First Response Coalition: Flawed Final FCC Rule Underscores Need for Hill Action to Deal with Interoperability and Interference at Same Time

Washington, D.C. – In the wake of the late Friday release of the final version of the Federal Communications Commission (FCC) ruling endorsing the Nextel spectrum grab, firefighter Gene Stilp, the coordinator of the First Response Coalition, issued the following statement:

“The firefighters, police officers and concerned groups comprising the First Response Coalition are disappointed that the FCC has squandered a once-in-a-lifetime opportunity to deal with both the interference and interoperability problems that plague America’s first responders today. Now that the FCC has dropped the ball, it is time for Congress to step in and set things right.

“The Commission’s final rule may be a sweet deal for Nextel, but it leaves a bitter taste in the mouth of the police, firefighters, EMTs who would be best served by a more comprehensive approach. Congress can set this mess straight by killing two birds with one stone: the Nextel-created interference problem and the unresolved interdepartmental communications problems highlighted in recent days in the 9/11 Commission report.

“The Coalition continues to believe that the best – and only legal response – is a spectrum auction that earmarks funds for first responders by addressing the interference problem and also wipes out the interoperability crisis that still persists today as we approach the third anniversary of the tragic events of September 11, 2001.

“As such, the First Response Coalition is renewing the call we made on August 5th to the chairs and ranking minority members of the U.S. House of Representatives Government Reform Committee, and Select Committee on Homeland Security and the U.S. Senate Governmental Affairs Committee. (The full text of the Coalition’s letter is available online at http://firstresponsecoalition.org/hill_letter.shtml)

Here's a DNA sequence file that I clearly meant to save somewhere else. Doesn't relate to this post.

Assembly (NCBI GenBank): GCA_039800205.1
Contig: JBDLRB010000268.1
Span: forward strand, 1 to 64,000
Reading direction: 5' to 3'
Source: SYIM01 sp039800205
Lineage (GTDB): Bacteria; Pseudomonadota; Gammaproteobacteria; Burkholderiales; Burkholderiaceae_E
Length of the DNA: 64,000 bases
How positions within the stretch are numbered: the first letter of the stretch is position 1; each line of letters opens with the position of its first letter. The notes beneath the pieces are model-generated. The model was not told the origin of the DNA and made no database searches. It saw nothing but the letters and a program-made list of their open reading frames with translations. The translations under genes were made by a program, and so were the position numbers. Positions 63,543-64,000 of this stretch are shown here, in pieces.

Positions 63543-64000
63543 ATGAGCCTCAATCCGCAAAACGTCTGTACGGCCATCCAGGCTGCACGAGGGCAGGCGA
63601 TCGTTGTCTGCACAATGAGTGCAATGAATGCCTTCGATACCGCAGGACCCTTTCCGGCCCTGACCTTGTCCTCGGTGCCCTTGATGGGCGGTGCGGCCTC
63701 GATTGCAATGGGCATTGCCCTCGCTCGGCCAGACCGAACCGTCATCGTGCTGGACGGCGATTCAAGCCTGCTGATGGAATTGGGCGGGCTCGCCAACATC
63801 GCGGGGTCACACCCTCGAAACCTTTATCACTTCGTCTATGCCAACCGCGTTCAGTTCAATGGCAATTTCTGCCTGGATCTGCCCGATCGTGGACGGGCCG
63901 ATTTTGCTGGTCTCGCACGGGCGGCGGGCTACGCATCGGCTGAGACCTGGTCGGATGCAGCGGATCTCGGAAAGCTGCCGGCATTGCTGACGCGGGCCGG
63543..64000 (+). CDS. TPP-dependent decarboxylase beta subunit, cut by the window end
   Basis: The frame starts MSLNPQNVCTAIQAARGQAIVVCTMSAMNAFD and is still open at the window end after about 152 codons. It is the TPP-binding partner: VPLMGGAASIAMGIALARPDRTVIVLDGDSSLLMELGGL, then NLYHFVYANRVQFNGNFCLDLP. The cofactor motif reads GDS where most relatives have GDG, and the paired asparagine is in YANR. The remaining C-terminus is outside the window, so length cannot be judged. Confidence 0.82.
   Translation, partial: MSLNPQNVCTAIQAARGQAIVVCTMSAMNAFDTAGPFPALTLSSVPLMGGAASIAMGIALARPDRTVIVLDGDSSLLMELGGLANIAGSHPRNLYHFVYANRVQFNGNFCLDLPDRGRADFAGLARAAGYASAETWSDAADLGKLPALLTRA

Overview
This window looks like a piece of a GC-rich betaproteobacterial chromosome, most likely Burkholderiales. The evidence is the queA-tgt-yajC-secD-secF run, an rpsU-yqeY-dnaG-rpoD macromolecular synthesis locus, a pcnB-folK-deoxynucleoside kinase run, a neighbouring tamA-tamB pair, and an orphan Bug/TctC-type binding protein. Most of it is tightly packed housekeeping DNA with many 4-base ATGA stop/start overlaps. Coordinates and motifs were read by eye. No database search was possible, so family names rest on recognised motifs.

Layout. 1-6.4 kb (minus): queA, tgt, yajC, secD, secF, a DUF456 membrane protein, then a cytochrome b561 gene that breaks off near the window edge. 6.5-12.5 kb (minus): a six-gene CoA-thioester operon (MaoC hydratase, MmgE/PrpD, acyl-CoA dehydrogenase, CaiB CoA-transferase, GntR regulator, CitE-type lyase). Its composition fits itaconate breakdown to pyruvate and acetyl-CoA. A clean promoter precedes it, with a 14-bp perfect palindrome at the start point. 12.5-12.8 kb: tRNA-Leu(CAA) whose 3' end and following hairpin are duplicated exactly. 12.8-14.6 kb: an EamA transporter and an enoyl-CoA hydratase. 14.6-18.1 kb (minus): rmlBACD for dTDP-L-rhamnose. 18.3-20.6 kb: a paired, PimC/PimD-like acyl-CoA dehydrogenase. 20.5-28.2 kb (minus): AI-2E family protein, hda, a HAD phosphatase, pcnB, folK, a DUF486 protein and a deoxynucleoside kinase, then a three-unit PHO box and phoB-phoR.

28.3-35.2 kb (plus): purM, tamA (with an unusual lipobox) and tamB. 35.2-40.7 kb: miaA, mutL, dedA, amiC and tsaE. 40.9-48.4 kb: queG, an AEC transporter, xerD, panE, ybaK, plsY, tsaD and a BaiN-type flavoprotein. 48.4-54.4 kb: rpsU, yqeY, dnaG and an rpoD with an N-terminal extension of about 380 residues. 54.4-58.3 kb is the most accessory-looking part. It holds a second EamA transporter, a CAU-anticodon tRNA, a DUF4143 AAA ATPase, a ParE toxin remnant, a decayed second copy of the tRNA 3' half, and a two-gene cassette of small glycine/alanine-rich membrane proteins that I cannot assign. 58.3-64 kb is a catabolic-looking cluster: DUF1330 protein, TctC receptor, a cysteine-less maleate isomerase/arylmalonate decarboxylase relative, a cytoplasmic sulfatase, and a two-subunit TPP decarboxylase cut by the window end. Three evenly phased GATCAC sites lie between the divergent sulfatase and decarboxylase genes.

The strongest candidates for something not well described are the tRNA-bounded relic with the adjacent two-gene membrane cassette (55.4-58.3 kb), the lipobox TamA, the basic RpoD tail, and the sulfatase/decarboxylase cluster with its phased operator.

As we noted last week: ‘We continue to urge that Congress get involved in this situation. In fact, we believe that recent developments [the elevated terror threat in New York City/Washington, D.C. and the interoperability-related recommendations in the 9/11 Commission report] make an extremely powerful case for immediate hearings on the interoperability crisis and the overturning of the FCC/Nextel spectrum grab, which was carried out in violation of the intent of Congress …

The First Response Coalition believes that adequate funding for improving public safety communication systems is the highest priority. The Coalition advocates a common-sense solution: Congress requiring an auction for the frequencies at 1.9 GHz, which the FCC is giving away for free, and to then dedicate that money for public safety improvements. The First Response Coalition recognizes that low income, rural, and underserved communities lack the resources to upgrade their technology. It supports an accelerated regional deployment schedule to ensure that all public safety communications systems are interoperable by 2006, and that low-interest loans and loan guarantees are made available to assist underserved and economically-disadvantaged communities in obtaining the newest communications technologies.'”

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